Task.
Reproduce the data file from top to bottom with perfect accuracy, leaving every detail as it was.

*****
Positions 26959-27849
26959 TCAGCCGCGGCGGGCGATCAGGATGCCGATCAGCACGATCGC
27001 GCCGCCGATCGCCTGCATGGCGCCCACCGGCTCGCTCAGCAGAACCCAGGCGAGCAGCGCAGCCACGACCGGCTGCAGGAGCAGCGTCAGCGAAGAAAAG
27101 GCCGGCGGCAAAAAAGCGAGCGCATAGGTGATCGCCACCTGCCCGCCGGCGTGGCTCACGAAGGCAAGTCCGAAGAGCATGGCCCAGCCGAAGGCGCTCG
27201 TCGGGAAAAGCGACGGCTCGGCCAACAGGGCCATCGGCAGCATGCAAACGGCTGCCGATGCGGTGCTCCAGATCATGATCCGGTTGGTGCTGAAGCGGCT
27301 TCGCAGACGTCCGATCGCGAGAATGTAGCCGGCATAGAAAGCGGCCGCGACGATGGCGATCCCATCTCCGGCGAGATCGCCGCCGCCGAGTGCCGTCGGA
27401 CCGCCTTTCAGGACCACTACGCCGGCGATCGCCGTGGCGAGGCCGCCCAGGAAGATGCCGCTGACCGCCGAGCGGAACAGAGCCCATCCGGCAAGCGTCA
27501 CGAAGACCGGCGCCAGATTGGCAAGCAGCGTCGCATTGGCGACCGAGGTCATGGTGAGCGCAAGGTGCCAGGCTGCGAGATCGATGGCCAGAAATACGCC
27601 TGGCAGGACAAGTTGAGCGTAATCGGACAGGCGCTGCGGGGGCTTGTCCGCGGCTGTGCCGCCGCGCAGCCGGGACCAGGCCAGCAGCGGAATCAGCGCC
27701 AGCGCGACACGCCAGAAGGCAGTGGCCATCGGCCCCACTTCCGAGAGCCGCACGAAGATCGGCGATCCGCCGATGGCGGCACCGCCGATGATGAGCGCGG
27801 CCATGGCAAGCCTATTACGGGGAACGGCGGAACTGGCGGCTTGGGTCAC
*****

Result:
Positions 26959-27849
26959 TCAGCCGCGGCGGGCGATCAGGATGCCGATCAGCACGATCGC
27001 GCCGCCGATCGCCTGCATGGCGCCCACCGGCTCGCTCAGCAGAACCCAGGCGAGCAGCGCAGCCACGACCGGCTGCAGGAGCAGCGTCAGCGAAGAAAAG
27101 GCCGGCGGCAAAAAAGCGAGCGCATAGGTGATCGCCACCTGCCCGCCGGCGTGGCTCACGAAGGCAAGTCCGAAGAGCATGGCCCAGCCGAAGGCGCTCG
27201 TCGGGAAAAGCGACGGCTCGGCCAACAGGGCCATCGGCAGCATGCAAACGGCTGCCGATGCGGTGCTCCAGATCATGATCCGGTTGGTGCTGAAGCGGCT
27301 TCGCAGACGTCCGATCGCGAGAATGTAGCCGGCATAGAAAGCGGCCGCGACGATGGCGATCCCATCTCCGGCGAGATCGCCGCCGCCGAGTGCCGTCGGA
27401 CCGCCTTTCAGGACCACTACGCCGGCGATCGCCGTGGCGAGGCCGCCCAGGAAGATGCCGCTGACCGCCGAGCGGAACAGAGCCCATCCGGCAAGCGTCA
27501 CGAAGACCGGCGCCAGATTGGCAAGCAGCGTCGCATTGGCGACCGAGGTCATGGTGAGCGCAAGGTGCCAGGCTGCGAGATCGATGGCCAGAAATACGCC
27601 TGGCAGGACAAGTTGAGCGTAATCGGACAGGCGCTGCGGGGGCTTGTCCGCGGCTGTGCCGCCGCGCAGCCGGGACCAGGCCAGCAGCGGAATCAGCGCC
27701 AGCGCGACACGCCAGAAGGCAGTGGCCATCGGCCCCACTTCCGAGAGCCGCACGAAGATCGGCGATCCGCCGATGGCGGCACCGCCGATGATGAGCGCGG
27801 CCATGGCAAGCCTATTACGGGGAACGGCGGAACTGGCGGCTTGGGTCAC